November 9, 2014 by Robert Franklin, Esq, Member, National Board of Directors, National Parents Organization
Everyone knows the pain divorce causes children. Everyone understands how that seismic change can upset everything in a child’s life and result in confusion, self-blame and acting out sometimes for years to come. But our understanding of those things can be abstract; we know, but we don’t feel it on a visceral level. That’s why this article is so important (Upworthy, 11/7/14).
It’s a short memoir of childhood by Brianna Wolfson that was first published in Medium. The funny thing about it is that it’s not about divorce at all. That is, writing about divorce wasn’t Wolfson’s intention and she never mentions the word. No, her intention was to write an apology for her own behavior as a girl. She wanted to purge herself of the guilt for what she did, said, failed to do and failed to say.
And she succeeds. The events she recounts are so well chosen that they almost magically let her readers know just what kind of a child Wolfson was at the time the events occurred and who she is now. She’s someone who wants to atone and, by about the third sentence, my guess is that every person reading her piece has already forgiven her.
Wolfson’s piece is an “if I could do it all over again, I’d do it differently” sort of article in which she recounts again and again little tidbits from her childhood. In so doing, she lets us know that she now understands the error of her ways, which was part of her reason for writing. She’s now an adult and sees that much of what she did was wrong.
But in the process, she accomplishes much more. Her recollections understood in adulthood, open a door on a childhood that was marred by a drug-addicted mother and the divorce her father knew to be necessary. Fortunately, much of the charm of the piece stems from the fact that nothing Wolfson recounts was really serious. But taken together they give us an understanding of a child’s suffering that is altogether more vital than all the studies of children coping with divorce put together.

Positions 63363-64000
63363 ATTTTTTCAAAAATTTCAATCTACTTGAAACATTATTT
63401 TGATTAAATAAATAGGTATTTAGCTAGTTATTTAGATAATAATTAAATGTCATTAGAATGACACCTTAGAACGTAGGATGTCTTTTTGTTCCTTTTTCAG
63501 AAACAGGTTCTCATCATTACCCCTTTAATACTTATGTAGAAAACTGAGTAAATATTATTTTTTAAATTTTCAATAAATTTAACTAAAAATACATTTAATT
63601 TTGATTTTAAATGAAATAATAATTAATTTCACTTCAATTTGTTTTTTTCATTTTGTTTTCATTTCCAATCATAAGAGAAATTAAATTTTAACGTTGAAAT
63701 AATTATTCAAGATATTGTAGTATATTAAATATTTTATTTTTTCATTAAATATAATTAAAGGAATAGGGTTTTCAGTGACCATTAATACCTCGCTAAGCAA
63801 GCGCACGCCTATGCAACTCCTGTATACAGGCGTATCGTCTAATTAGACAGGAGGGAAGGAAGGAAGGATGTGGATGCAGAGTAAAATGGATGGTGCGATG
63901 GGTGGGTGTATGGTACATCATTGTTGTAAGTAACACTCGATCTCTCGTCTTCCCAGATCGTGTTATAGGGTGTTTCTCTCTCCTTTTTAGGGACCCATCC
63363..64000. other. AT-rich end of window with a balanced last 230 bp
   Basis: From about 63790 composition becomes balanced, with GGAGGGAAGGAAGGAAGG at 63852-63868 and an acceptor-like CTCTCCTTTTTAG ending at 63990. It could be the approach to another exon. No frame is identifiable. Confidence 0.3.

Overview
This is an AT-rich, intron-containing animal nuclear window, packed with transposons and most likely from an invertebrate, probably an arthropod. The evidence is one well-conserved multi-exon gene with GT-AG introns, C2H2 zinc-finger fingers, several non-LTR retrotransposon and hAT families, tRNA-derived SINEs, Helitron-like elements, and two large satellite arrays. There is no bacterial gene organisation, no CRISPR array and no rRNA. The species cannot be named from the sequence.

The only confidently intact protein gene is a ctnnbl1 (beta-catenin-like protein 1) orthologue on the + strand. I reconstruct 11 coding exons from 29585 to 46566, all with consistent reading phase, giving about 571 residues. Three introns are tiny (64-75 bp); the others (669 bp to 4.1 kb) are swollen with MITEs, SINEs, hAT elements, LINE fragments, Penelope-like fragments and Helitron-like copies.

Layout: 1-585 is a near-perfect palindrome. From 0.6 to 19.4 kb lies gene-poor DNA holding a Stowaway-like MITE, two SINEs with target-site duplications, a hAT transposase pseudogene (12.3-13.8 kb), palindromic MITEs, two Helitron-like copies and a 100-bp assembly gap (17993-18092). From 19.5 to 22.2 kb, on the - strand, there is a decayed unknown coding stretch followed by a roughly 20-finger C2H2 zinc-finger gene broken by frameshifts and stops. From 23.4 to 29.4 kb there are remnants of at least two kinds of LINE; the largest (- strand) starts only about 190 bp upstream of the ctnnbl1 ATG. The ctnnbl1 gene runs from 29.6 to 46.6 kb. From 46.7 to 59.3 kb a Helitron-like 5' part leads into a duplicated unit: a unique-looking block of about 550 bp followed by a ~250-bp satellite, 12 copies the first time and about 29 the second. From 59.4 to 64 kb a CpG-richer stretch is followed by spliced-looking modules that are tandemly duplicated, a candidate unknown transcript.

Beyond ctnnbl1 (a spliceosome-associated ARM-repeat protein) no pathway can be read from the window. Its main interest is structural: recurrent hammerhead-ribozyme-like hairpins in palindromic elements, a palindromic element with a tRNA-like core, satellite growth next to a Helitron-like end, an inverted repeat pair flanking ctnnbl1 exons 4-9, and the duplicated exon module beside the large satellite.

Much of what Wolfson says is a chronicle of a child caught between her loyalties and forced to choose between parents by an adult world she can’t understand.
If I could do it over, I would love Dad as much as I love Mom. I wouldn’t decide Mom is the better parent because she lets us eat Pixie Sticks for breakfast while Dad yells when I leave my toys in the living room. I would know there is more to love than skipping school and sneaking candy.
I would tell the social worker the truth, even if it meant Mom might not get custody. I wouldn’t lie and say I’m scared Dad might hit me.
I would tell Dad about everything happening at Mom’s. I wouldn’t feel betrayed when I found out he’d been listening in on Mom’s phone calls, searching for clues. I would know Dad could help Mom if I just told him she passed out behind the wheel again.
Yes, she’d have done all those things if she’d only had an adult’s understanding of what was going on, but Wolfson’s refusal to say that very thing – that she wasn’t an adult and couldn’t understand either what was going on or why she acted the way she did – forces her readers to do it for her. With every new revelation, her readers instinctively think “but you were a child, you didn’t understand.” And in that way, she’s forgiven, which is as it should be.
Since there was a divorce, it’s no surprise there was a stepmother. And she of course provided yet another source of conflict in Wolfson’s little soul. As much as Marla tried to love little Brianna, the child was suffering the agonies of losing her family and couldn’t accept what her stepmother had to offer her.